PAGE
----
Yes, El Nino is coming, but that doesn’t mean that water conservation is unimportant.  This week, we’re compiling all our best posts on ways to save water at the place where you spend the most of your time: in your home.

Grey water is water that can be re-used in your lawn and garden.  After you shower or rinse vegetables, that water isn’t in a drinkable condition any more, but rather than flush it down the drain, you can sprinkle it outside yourself.  You can install greywater systems yourself, but not everybody is hands-on, and some renters don’t have the power to make changes to their homes.  That’s why this blog post breaks down free, easy ways to use greywater in your home without the need for intensive plumbing.

Do you commute?  Enjoy road trips?  Ever take a relaxing Sunday afternoon drive?  Well, gasoline is a major water-guzzler.  Next time you need to head out of the house, check if public transit, bicycling, or even walking might be an alternate option.  Worst-case scenario, you get some exercise, fresh air, and a chance to slow down and sniff the flowers.

What is your morning routine like?  If it involves a daily shower, maybe it’s time for some reconsideration.  I enjoy the feel of some nice, warm water pressure as much as anyone, but it’s actually healthier for your skin to skip regular showers.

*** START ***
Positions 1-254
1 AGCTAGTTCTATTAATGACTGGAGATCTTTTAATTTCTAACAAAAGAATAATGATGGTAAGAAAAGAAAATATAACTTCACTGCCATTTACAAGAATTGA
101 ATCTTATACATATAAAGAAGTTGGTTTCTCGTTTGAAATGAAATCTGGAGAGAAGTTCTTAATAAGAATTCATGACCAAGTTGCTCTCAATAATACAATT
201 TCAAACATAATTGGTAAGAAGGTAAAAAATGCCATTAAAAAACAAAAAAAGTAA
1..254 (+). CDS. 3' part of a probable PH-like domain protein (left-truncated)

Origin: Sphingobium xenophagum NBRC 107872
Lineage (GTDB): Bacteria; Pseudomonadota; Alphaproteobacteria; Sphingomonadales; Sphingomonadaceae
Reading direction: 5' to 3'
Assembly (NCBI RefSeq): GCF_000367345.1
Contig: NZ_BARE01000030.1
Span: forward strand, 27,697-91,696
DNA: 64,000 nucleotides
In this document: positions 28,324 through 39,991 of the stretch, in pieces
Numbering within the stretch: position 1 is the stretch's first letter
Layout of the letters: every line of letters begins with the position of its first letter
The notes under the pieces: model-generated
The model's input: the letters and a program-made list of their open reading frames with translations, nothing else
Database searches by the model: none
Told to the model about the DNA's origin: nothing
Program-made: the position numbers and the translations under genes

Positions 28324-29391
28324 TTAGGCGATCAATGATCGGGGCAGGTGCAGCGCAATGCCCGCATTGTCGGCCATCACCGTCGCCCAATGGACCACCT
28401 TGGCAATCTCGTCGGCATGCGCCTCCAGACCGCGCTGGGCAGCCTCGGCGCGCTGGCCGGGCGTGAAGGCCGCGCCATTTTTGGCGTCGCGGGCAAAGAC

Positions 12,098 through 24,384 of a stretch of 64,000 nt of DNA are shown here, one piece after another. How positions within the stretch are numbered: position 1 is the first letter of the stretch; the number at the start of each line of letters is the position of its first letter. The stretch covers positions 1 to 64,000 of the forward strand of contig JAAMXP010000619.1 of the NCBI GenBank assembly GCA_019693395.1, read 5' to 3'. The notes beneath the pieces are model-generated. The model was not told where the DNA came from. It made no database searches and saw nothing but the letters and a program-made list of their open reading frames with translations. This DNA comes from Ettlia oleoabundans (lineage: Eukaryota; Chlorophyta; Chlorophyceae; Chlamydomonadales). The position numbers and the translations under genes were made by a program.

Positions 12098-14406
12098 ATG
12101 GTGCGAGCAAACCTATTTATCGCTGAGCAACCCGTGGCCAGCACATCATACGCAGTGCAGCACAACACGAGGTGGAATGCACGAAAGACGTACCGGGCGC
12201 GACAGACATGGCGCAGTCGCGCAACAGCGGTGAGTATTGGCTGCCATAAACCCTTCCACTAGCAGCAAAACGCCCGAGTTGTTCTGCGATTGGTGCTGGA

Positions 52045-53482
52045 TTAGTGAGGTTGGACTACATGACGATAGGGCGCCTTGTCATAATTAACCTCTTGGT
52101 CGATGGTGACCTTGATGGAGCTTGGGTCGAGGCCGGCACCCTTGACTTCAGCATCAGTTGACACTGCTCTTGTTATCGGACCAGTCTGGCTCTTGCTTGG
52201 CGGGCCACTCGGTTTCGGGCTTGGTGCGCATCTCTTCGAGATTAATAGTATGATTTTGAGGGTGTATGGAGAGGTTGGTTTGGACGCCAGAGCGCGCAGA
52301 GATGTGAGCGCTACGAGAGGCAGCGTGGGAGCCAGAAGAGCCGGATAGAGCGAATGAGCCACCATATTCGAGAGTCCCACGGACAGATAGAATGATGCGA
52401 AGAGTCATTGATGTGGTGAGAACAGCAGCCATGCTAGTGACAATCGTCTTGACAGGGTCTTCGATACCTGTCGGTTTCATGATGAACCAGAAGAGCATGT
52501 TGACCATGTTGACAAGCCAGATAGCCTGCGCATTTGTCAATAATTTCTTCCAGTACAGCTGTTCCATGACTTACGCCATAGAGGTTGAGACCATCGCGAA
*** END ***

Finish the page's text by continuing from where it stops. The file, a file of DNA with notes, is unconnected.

Speaking of showers, a full quarter of all of your water use occurs in the restroom.  Of course, good hygiene is important, but there’s no conflict between staying clean and that old rhyme, “If it’s yellow, let it mellow.”  That’s why one of the easiest ways to save water is to just reduce the number of your flushes. 

Another water-saving trip involving your porcelain throne involves putting a brick, full bottle of water, or something else heavy in your toilet tank.  Since this is your toilet’s way of measuring the amount of water to use per flush, you can transform a traditional commode into a low-flow one.  Just try not to use both methods – reducing the amount of water per flush also means reducing the amount of solid matter you can flush away, and if you’re not flushing as often, the last thing you want is a clog with several days’ build up.

Have we forgotten any water-saving tips?  Share your favorites below!

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